Saturday, November 6, 2010

Grandpa as a Client

A couple weeks ago I landed a new PR client. As most of you know, I'm a Work-at-Home Working Girl as well as a PR Working Girl. So anyway, this is my most unusual client yet. For one thing, my point of contact for this new client, the CEO/Founder, is 72 years old. He's a sweet, old man. Can I add maybe a little crazy/cooky, too? Sigh.

Over the last couple weeks, I've been struggling to work with him. It's always hard to combine two personalities in a new work partnership so that things work smoothly. Sometimes there are clients who are easier to click with, but others, it takes going over a few bumps and humps, a misunderstanding here and there, to get to where you're like, "OK! I think we've got this figured out!"

I think the main reason for difficulty with this new client is the age difference. I'm 28 years old, he has a daughter who is 30. Yeah, so automatically, he thinks he's a little smarter than me because he can't help but think of being and acting fatherly when speaking with me. And with that age difference comes the hardest part, how we communicate. In our world of email, text messaging, IM, etc. I had no idea I was confusing this guy from the get-go. For example, I had sent him within an email a link to a video I wanted him to watch, and he didn't realize that that blue underlined text was something to click on. He didn't know what a link was! Oh, my. And then, he was annoying me with all his phone calls that seemed to drag on ... oh, his life stories, just what I need to hear. Should I bill him for this time? haha.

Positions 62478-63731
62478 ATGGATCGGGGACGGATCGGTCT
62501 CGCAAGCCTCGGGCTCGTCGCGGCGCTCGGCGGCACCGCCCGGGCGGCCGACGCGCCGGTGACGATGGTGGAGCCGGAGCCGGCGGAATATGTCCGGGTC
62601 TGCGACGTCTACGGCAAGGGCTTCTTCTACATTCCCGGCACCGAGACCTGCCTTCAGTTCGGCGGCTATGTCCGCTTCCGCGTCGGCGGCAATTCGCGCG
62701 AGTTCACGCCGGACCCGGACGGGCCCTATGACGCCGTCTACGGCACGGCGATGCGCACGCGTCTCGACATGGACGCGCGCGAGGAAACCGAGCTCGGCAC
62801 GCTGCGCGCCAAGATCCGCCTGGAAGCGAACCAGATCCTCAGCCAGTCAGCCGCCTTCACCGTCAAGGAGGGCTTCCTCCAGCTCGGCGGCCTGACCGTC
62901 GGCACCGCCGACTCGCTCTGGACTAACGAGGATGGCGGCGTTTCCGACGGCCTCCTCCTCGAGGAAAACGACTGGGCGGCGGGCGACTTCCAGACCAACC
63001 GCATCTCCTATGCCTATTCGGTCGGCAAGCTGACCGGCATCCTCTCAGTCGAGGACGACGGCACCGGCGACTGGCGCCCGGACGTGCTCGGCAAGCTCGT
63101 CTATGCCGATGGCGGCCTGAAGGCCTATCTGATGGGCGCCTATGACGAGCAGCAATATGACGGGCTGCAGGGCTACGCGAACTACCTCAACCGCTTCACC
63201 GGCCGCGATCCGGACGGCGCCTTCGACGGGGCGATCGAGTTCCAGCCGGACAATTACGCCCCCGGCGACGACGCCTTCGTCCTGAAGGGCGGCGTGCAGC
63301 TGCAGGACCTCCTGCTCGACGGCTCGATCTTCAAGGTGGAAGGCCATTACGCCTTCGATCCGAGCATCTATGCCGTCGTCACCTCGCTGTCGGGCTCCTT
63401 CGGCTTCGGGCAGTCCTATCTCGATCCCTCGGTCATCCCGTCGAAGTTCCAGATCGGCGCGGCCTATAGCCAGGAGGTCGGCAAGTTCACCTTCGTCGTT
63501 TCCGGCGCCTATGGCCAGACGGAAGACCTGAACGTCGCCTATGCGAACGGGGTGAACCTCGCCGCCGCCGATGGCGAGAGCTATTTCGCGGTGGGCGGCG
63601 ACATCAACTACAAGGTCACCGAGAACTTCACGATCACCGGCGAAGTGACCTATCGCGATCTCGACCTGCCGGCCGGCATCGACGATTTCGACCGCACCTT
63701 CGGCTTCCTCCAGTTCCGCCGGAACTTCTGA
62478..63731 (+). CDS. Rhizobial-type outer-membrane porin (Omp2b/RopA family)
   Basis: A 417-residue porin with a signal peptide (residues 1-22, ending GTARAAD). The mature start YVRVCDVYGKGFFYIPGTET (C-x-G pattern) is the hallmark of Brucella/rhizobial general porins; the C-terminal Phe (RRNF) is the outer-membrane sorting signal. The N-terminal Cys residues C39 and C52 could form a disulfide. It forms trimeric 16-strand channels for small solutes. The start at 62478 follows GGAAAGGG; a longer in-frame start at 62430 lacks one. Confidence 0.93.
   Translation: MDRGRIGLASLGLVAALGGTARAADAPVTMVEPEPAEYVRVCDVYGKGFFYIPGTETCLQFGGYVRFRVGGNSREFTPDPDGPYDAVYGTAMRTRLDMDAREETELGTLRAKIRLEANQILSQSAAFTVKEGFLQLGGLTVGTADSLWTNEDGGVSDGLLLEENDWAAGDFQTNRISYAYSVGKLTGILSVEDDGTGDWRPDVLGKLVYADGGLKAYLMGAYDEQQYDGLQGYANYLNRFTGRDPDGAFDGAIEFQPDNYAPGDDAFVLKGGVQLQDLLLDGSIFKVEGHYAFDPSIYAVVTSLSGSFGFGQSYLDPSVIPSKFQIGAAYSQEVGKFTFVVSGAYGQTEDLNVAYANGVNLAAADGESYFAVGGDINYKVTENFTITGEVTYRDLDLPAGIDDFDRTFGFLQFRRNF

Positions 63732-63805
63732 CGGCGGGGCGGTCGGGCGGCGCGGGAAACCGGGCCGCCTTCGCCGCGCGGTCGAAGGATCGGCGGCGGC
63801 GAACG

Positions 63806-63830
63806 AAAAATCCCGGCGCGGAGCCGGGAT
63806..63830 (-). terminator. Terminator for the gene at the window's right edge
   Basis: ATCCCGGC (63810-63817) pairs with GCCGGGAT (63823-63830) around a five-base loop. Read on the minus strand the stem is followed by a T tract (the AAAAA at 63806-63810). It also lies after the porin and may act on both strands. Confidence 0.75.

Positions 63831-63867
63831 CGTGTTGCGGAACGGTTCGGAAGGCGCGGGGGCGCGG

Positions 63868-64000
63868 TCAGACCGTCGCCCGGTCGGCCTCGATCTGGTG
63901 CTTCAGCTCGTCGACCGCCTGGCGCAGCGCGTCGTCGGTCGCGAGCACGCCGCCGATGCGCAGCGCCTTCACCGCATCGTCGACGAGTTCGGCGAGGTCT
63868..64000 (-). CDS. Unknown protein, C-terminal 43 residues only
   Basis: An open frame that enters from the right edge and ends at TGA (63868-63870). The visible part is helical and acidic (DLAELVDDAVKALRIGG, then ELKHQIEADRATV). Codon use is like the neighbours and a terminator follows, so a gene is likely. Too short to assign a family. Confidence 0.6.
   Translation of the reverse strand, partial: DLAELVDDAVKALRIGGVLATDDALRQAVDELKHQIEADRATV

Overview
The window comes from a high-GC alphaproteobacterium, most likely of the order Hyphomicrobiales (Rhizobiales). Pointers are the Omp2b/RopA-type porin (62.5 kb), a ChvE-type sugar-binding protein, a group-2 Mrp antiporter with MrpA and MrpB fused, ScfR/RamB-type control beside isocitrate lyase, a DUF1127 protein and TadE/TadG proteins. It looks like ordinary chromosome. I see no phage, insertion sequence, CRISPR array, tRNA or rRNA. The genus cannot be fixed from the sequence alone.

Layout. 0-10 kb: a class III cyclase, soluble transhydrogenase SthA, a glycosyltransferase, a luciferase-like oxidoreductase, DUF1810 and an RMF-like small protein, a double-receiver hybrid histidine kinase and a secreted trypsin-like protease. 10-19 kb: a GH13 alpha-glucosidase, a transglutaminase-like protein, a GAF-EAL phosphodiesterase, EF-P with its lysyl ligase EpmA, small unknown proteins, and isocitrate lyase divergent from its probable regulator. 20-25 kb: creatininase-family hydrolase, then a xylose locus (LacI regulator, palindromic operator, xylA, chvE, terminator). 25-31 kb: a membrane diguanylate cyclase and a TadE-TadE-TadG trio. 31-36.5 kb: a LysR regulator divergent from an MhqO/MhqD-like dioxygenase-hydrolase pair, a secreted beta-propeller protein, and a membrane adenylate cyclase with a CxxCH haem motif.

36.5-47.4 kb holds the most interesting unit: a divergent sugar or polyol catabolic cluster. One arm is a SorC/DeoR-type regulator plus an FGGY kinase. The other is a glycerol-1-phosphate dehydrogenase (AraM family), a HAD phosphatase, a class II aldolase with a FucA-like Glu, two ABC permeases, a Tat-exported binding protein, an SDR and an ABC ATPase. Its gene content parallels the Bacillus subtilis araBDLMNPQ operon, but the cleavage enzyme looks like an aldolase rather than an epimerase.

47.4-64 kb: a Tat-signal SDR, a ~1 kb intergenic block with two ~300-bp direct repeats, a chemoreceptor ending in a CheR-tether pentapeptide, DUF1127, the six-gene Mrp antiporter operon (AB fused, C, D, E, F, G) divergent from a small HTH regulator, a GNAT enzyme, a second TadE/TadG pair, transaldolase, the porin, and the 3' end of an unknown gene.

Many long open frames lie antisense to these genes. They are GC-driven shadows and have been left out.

Before we made our work partnership official, there were several phone calls. Not a problem, this is normal, except each call lasted 45 mins. or so. OK, old man likes to talk. A lot. I made it a point to clearly spell out my preferred method of communication in my proposal to him: email. I hoped this would lessen the number of phone calls. Nope.

Anyways, sorry to ramble, but I've learned that instead of throwing in the towel like I had wanted to after the first three calls in the first 24 hours of him being my client, I needed to learn a few things. I can't always work with people who are like me. I need to work with people who are unlike me and learn from the experience. So my preferred work style is to communicate via email and his is via phone, why can't we compromise? Of course I could accomodate him, I mean, look at this guy. He's 72 and hiring a young PR girl to help him re-introduce his product to consumers. How cool of him. And this new business for me is coming from a referreal who is helping him build even further exposure through social media. Would your everyday 72 year old man even know what social media is? It's impressive and admirable.